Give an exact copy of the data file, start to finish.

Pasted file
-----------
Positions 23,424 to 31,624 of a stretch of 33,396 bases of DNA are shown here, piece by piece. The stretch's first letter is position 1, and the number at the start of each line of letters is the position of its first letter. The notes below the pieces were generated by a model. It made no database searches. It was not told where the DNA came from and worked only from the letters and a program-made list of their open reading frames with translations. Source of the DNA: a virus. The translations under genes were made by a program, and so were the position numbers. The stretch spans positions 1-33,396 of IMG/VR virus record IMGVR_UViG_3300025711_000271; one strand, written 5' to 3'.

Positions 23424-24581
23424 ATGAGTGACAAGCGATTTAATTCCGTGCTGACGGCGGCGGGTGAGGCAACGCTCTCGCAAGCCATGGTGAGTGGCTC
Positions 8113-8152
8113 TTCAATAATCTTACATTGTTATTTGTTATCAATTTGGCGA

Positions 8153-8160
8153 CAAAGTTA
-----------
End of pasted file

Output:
Positions 23,424 to 31,624 of a stretch of 33,396 bases of DNA are shown here, piece by piece. The stretch's first letter is position 1, and the number at the start of each line of letters is the position of its first letter. The notes below the pieces were generated by a model. It made no database searches. It was not told where the DNA came from and worked only from the letters and a program-made list of their open reading frames with translations. Source of the DNA: a virus. The translations under genes were made by a program, and so were the position numbers. The stretch spans positions 1-33,396 of IMG/VR virus record IMGVR_UViG_3300025711_000271; one strand, written 5' to 3'.

Positions 23424-24581
23424 ATGAGTGACAAGCGATTTAATTCCGTGCTGACGGCGGCGGGTGAGGCAACGCTCTCGCAAGCCATGGTGAGTGGCTC
Positions 8113-8152
8113 TTCAATAATCTTACATTGTTATTTGTTATCAATTTGGCGA

Positions 8153-8160
8153 CAAAGTTA